The IOC could rightly insist that any such referendum be held before "applicants" become "candidates," which would enable the IOC to kill off Boston early on in its IOC process, causing the USOC -- and the Olympic movement in the United States -- damage for years to come.
All the USOC has to do is hang its hat on Agenda 2020 -- that is, say Boston was an exploratory matter and switch to LA.
The details released Friday don't give the USOC any choice, really.
It would appear that Boston lied, cheated or misrepresented to win in the domestic phase against LA, San Francisco and Washington.
So which is it -- lying, cheating or misrepresenting?
Whichever -- the USOC can't be in the position of aligning itself with an effort where that is a central question.
Note that the Boston people didn't defend what was released in Bid 1.0. Instead, they said the focus now is on 2.0, released in late June. So telling.
If you are the USOC, one, how do you live with that? You hold yourself out to be the standard for the highest sorts of ethical conduct. Yet you would allow people to misrepresent, cheat or lie to you? You accept that -- you look not only foolish but incompetent.
Two, USOC board chair Larry Probst and chief executive Scott Blackmun have spent five years doing good work in the international arena. Should they now go abroad now and expect to be asked, which is it -- lying, cheating or misrepresenting -- and why in the world would you be sticking with this effort?
And there's more.
-- Boston 2024 fundraising? Millions of dollars, yes, but in the low single digits when the number that would be needed is roughly $75 million. Boston 2024 says, in essence, trust us. Query: why? On what basis has Boston 2024 earned public or corporate trust?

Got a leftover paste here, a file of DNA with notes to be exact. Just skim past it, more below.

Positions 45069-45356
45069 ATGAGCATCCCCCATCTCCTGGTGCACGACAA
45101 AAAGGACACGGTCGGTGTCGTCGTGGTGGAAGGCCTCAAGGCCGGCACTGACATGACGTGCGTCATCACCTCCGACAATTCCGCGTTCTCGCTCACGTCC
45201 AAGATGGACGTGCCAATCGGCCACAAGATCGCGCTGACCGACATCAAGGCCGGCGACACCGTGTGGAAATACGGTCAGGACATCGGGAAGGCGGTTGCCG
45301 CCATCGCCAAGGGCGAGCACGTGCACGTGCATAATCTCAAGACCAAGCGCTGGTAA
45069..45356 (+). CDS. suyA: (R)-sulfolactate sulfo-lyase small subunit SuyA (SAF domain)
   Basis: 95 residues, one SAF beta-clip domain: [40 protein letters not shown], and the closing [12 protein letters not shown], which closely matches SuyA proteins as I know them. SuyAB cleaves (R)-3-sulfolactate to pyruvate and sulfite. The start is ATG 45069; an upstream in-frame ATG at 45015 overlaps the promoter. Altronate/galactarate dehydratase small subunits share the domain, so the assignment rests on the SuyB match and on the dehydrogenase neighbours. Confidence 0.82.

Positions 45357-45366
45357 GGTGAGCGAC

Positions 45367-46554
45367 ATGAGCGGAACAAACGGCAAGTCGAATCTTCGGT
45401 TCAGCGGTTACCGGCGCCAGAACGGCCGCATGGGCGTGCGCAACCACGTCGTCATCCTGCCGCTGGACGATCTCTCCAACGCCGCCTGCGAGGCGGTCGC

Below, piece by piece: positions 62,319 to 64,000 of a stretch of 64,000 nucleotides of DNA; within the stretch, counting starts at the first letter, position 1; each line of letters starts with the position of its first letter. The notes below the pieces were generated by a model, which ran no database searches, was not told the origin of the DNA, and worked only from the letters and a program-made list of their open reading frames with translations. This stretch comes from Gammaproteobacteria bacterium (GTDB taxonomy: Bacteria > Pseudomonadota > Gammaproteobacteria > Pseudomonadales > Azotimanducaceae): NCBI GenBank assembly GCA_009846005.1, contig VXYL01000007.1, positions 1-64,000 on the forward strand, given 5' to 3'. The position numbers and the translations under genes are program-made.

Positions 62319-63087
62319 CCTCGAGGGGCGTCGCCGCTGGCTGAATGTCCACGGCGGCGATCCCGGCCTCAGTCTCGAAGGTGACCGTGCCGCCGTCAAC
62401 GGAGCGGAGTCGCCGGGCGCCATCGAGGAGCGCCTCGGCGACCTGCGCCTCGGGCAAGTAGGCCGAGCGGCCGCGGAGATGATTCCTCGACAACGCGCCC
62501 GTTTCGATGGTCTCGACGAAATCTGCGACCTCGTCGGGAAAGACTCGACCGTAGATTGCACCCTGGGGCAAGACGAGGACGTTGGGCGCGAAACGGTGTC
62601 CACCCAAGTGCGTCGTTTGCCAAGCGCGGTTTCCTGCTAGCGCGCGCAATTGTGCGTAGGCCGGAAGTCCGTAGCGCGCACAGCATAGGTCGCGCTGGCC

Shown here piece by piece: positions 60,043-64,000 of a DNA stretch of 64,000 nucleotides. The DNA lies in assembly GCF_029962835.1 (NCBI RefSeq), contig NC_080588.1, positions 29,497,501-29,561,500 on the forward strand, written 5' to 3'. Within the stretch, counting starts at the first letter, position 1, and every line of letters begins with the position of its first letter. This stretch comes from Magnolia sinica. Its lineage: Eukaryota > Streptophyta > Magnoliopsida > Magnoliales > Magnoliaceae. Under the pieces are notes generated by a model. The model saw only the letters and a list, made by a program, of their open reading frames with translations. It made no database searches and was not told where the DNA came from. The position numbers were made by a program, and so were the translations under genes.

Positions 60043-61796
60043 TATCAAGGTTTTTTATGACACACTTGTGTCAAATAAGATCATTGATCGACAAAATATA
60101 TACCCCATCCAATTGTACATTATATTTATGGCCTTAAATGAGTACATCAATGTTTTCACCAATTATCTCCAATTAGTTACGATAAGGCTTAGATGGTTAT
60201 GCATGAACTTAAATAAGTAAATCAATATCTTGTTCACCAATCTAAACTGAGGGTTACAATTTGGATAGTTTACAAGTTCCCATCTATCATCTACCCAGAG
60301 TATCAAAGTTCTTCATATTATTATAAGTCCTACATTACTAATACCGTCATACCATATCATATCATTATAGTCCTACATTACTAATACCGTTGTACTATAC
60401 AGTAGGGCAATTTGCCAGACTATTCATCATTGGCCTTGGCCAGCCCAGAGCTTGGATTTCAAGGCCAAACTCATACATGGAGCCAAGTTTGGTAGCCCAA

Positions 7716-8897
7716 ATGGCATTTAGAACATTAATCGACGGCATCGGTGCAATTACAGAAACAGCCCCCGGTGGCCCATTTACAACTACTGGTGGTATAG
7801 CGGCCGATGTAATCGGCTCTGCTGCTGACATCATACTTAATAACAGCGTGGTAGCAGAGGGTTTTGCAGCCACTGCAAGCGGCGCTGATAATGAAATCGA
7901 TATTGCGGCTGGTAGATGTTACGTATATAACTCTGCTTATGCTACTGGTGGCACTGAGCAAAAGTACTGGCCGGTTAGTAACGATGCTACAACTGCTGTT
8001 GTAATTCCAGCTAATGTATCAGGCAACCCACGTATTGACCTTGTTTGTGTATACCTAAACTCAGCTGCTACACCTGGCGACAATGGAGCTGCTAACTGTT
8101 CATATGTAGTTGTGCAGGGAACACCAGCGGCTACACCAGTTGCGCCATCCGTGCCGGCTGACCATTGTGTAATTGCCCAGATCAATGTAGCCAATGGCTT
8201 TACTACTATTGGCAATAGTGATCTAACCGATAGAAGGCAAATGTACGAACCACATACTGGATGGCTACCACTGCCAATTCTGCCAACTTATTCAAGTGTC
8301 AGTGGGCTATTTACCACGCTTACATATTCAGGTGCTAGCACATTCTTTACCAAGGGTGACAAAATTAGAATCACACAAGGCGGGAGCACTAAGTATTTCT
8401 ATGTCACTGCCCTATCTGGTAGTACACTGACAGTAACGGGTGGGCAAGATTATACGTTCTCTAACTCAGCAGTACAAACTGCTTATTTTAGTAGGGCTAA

-- Mayor Marty Walsh's dithering on the host city contract.
-- Governor Charlie Baker? He has more information at this stage of the bid process than any elected official in history. (Not an overstatement.) And, still, he purportedly can't make up his mind.
These make up the financial and political currents that, finally, would reasonably compel the USOC to action.
You can't run a winning Olympic bid without strong -- indeed, unwavering -- political support.
The USOC, according to an Associated Press report, pushed Baker for support last Friday. (Did the USOC deny the report? Hardly.)
He responded by saying he's still waiting for a consulting report, due out in August.
The governor is due to call in Monday to the USOC's teleconference on 2024. He is on record as saying he's going to tell the USOC board the very same thing he said Friday: he's waiting for that report.
You can understand why, with the poll numbers in the tank, the governor might want to keep his distance.
Compare to Los Angeles:
Poll numbers in the high 70s. The mayor, Eric Garcetti, eager to bring the Games to town. The city council -- 15 members -- unanimously in support. Same for the five-person county board of supervisors: unanimously in support. Backing as well from all around Southern California, including the mayors of towns such as Santa Monica and Pasadena, where events would be held. The governor -- Jerry Brown, everyone -- on board, too, with a signed letter of support to the USOC. The leaders of the state legislature -- they're in support, too.
Indeed, Los Angeles provided to the USOC the signatures of the governor and state senate and Assembly leadership, what in California political circles is called the "Big Five." That letter got done in one day. What does that show? Not only that LA is America's Olympic city. But it's where Olympic stuff gets done.
This is all public. This is all on the record.
Behind the scenes, meanwhile, the IOC has made it clear what should be done. It knows, too, that change is hard and that a switch out of Boston might yield one rough week of bad PR for the USOC. But then that will be that, and the IOC will have what it wants -- a credible American candidate.
That's why, too, the time is now for the switch to LA -- to recognize the inevitable, and move forward.
Time for a shot at winning a 2024 race that might yet be winnable.